I grew up in a rural area in the County of Somerset, England. The small village I hail from had one shop, a primary school, a Church of England Church, a village hall and a pub. It was a, not so, sprawling metropolis, situated on a hill that was the first in the range of hills known as the Mendips. The hill was steeped in history, both factual and fantastical, with stories of the not so holy church, a witch's coven, pagans and druids. Of which street names reflect this interesting past today.
I think that the overactive imaginations of children feed on stories of old, whether they are based in fact, or urban legend. So my peers and I had quite a bit to go on in fuelling our childhood fears. One day, I would like to go back to see how it's changed today and to see whether I still get the same vibe from the place, as I did in my youth.
My first ever personal experience of the paranormal (at least myself and others could not explain it) happened in the churchyard. The tower of the church is most impressive, featuring gothic spires, it was built in 1482. It is visible from the severn estuary and was said to have been used as a beacon for ships to find their way to the port in Bristol. This is the only original part of the church, as the body of the church was completely refurbished in 1861. The first burial took place in 1559. It is a quaint, picture postcard church to look at, but physically being there was not so quaint! The events I witnessed, was what first made me question the religion I had been raised to follow and the belief that the church was a safe haven from evil.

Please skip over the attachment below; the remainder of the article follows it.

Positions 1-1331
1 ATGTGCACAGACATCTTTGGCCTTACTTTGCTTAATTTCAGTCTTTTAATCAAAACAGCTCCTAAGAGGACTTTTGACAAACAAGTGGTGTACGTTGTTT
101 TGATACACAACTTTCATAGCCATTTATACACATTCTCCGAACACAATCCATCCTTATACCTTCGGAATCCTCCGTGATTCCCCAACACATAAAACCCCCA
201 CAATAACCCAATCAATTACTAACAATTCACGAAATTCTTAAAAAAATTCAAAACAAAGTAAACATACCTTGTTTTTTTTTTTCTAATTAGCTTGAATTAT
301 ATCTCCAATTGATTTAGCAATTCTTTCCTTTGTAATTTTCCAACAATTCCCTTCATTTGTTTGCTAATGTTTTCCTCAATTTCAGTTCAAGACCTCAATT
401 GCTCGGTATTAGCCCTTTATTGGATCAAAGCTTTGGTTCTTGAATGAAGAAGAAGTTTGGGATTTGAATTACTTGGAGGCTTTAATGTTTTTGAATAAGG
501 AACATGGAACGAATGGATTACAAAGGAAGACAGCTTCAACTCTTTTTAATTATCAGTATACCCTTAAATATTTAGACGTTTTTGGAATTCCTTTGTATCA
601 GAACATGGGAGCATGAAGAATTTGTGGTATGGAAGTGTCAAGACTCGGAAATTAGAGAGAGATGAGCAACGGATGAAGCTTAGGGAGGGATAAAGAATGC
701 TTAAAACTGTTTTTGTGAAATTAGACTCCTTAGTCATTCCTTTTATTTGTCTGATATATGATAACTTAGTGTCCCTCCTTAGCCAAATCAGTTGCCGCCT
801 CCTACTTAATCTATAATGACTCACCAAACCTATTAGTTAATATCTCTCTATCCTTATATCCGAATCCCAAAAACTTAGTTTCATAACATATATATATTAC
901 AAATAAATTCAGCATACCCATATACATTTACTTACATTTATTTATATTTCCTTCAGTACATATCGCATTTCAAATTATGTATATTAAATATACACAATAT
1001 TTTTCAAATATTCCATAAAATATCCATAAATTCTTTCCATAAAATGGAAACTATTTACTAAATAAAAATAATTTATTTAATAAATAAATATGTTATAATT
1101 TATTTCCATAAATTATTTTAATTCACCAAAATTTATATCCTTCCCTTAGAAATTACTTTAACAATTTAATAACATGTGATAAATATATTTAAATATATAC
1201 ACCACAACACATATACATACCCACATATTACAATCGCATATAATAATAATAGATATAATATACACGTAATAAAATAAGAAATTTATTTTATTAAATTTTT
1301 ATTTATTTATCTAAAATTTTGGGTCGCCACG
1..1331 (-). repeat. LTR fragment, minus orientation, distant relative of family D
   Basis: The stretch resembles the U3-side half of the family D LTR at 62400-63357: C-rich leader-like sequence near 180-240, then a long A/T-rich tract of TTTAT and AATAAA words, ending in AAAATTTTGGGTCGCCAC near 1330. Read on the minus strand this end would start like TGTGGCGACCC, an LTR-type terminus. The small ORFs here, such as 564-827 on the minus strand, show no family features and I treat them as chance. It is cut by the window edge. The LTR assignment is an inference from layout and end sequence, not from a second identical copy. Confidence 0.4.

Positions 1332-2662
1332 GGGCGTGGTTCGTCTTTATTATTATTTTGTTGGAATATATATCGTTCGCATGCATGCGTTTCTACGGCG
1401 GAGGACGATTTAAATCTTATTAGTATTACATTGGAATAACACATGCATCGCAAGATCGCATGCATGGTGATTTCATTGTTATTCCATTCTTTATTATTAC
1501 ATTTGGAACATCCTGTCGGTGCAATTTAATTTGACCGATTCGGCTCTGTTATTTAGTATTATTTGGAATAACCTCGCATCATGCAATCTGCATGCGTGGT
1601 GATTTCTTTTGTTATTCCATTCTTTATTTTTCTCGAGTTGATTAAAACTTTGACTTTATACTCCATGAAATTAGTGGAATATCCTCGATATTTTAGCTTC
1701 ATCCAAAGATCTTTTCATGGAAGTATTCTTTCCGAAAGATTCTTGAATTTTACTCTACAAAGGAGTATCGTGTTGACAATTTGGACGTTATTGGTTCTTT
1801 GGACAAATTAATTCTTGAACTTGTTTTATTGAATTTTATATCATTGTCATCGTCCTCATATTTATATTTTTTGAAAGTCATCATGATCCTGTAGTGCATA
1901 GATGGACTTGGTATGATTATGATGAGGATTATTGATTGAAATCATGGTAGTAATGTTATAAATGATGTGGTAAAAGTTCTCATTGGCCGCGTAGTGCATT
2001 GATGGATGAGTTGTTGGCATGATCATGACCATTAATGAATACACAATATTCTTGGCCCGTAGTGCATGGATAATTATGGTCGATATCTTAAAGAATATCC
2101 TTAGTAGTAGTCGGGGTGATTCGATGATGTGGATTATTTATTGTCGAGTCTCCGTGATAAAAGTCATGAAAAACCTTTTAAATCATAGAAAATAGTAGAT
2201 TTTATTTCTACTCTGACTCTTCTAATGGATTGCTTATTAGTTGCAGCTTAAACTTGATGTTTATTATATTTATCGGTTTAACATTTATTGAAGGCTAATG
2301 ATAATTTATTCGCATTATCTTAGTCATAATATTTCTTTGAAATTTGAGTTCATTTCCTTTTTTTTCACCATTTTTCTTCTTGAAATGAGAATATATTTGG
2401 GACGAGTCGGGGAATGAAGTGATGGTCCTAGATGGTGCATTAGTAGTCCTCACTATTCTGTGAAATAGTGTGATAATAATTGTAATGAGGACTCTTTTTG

My friends and I used to hang around the church quite a lot. It was at the centre of our village, where most of the day to day activity took place and where most people met up. We would often spend our days sitting on the vast stone wall that encircled the church and we would sometimes venture into the churchyard, as we found the old graves fascinating (sounds a bit morbid I know!) You made your own fun in the country.